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Presentation to CSFI lunchtime seminar ‘Should the City worry if the UK left the EU?’ by Tim Congdon CBE – 12 th November How much does the European Union.

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Presentation on theme: "Presentation to CSFI lunchtime seminar ‘Should the City worry if the UK left the EU?’ by Tim Congdon CBE – 12 th November How much does the European Union."— Presentation transcript:

1 Presentation to CSFI lunchtime seminar ‘Should the City worry if the UK left the EU?’ by Tim Congdon CBE – 12 th November How much does the European Union cost Britain?

2 A quick summary Direct fiscal cost Costs of regulation Costs of resource misallocation, and Miscellaneous insults 1% of GDP 5% 3 ¼% ¾% I will spend a lot of time here talking about ‘Cost of regulation’, particularly as they affect ‘the City cluster’ of industries.

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4 Civitas Blog Classical liberal comment on the news and current affairs Mandelson admits that EU regulation costs 4% of GDP In a speech to the CBI Peter Mandelson, the EU Trade Commissioner designate, said that EU red tape cost about 4% of GDP. It was partially offset by a 2% addition to GDP, which he attributed to the Single Market. Having admitted that the EU is a drag on our economy, he then goes on to say that the solution is to give the European Commission even more power!Posted by David Green on November 9, :36 PM |Peter Mandelson Thank you, Lord Mandelson!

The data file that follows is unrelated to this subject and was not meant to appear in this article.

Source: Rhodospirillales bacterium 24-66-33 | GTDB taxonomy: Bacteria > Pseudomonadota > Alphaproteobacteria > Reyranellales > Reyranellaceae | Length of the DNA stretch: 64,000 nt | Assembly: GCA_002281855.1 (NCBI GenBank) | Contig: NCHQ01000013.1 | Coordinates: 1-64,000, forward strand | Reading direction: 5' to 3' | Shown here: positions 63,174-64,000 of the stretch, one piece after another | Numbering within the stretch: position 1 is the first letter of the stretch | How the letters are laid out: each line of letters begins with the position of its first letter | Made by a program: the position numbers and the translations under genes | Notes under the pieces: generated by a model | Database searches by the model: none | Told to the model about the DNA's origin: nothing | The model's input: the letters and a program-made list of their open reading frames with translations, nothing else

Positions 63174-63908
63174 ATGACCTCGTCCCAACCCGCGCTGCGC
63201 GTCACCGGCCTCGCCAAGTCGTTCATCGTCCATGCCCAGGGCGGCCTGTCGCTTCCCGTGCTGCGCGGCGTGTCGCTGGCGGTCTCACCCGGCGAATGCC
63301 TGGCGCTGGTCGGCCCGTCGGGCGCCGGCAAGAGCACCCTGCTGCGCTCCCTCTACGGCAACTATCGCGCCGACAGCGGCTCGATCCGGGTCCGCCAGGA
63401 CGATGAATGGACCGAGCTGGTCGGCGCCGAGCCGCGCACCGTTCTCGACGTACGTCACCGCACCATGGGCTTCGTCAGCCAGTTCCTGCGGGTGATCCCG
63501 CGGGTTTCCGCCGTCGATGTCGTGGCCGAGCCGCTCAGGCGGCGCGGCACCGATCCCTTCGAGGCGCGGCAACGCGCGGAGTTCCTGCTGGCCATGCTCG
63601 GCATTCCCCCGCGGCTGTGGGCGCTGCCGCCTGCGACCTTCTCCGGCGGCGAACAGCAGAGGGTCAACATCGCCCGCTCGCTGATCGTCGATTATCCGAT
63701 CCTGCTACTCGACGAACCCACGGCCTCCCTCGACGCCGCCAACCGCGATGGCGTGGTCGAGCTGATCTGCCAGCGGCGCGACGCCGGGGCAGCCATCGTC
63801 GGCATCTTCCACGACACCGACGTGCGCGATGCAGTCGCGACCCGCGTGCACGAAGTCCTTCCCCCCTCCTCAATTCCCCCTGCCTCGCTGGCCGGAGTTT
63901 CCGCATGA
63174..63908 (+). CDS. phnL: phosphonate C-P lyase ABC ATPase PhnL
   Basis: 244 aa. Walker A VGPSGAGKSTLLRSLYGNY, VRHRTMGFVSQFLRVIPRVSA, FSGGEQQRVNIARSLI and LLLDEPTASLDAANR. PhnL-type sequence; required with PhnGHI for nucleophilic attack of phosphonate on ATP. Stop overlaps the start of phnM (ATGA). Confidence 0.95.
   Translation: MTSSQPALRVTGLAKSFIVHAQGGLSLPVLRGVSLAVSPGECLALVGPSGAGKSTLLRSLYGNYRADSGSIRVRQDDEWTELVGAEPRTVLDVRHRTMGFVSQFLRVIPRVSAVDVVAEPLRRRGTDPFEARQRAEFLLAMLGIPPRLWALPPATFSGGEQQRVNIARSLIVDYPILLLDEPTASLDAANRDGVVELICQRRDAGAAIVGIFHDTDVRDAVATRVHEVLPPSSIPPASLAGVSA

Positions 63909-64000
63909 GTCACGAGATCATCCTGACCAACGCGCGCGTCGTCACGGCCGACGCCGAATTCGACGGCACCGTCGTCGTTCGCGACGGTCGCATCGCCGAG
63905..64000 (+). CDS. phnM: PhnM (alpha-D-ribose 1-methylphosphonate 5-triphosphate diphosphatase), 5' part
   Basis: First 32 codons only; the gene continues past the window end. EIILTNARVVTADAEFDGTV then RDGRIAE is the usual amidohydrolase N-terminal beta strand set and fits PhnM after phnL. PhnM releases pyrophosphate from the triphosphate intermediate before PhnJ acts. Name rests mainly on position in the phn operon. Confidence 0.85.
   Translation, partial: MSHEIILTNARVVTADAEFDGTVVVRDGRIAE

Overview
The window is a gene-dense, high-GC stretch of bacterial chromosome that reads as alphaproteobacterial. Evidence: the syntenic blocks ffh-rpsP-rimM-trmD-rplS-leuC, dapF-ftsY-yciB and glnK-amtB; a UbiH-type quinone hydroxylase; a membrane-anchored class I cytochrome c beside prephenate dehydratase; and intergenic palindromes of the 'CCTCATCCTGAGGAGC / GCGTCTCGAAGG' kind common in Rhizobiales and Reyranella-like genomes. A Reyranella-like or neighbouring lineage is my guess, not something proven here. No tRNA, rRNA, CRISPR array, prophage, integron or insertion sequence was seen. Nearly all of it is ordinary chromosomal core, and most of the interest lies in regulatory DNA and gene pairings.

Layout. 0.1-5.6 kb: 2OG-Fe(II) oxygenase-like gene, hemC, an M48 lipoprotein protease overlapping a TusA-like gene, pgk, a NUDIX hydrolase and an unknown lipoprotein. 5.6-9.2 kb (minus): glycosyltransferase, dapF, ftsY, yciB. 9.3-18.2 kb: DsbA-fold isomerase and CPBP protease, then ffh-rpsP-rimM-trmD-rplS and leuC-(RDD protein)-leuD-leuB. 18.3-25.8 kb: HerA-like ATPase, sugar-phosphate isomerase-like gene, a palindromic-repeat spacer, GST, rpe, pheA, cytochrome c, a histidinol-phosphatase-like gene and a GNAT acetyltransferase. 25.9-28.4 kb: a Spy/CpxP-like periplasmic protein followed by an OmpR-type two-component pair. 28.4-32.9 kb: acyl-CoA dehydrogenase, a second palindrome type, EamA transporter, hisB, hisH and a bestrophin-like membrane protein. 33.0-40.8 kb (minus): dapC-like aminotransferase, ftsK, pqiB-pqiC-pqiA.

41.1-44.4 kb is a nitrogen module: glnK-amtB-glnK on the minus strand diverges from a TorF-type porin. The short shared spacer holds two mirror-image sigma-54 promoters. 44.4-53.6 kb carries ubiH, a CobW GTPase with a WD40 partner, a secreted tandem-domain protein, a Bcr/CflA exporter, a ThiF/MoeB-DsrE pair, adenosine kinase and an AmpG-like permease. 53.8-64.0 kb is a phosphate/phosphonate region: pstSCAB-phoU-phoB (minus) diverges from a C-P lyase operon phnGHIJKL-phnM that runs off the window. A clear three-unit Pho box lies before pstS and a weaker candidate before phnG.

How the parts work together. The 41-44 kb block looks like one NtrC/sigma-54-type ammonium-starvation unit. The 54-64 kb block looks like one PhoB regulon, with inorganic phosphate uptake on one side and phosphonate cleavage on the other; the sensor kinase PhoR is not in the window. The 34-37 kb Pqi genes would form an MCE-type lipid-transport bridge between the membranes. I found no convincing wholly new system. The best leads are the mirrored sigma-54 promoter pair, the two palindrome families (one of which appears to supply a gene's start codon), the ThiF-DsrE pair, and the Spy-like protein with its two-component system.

5 Evolution of UK financial regulation Self-regulation under the law, associated with functional differentiation (i.e., banks are banks, brokers are brokers, jobbers are jobbers, etc.), few conflicts of interest and a large mutual sector. Bank of England an informal lobbyist for City interests in Whitehall, but bank credit subject to severe restriction. Self-regulation under statute – 1986 Financial Services Act with the SROs, coincided with ‘Big Bang’ and functional conglomeration in international financial services (i.e., ‘the City’) (i.e., the capital of one organization supports commercial and investment banking activities, ‘bancassurance’, etc.), extensive demutualisation.

6 Evolution of UK financial regulation Comprehensive regulator for all activities from 1997 at UK level, with Financial Services Authority, modelled – loosely – on the USA’s SEC. Marked functional conglomeration (emergence of HCFIs, or ‘highly-complex financial institutions) and increased internationalization of the regulatory framework. Internationalization partly because of boom in cross-border inter-bank lending. Bank of England a large-scale economic research department rather than a bank.

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8 Evolution of UK financial regulation Crisis from 2007 marked by extreme uncertainty, but with two apparent trends, i.Further internationalization of regulation, with national regulators often surprised by extent of loss of power, and ii.Reaction against conglomeration, with a realization that conglomeration creates conflicts of interest and (so it seems) perverse cross-subsidization within HCFIs.

9 Evolution of UK (?) financial regulation Lisbon Treaty specifies three regulatory ‘pillars’, with -European Banking Authority in London, -European Securities and Markets Authority in Paris, and -European Insurance and Occupational Pensions Authority in Frankfurt.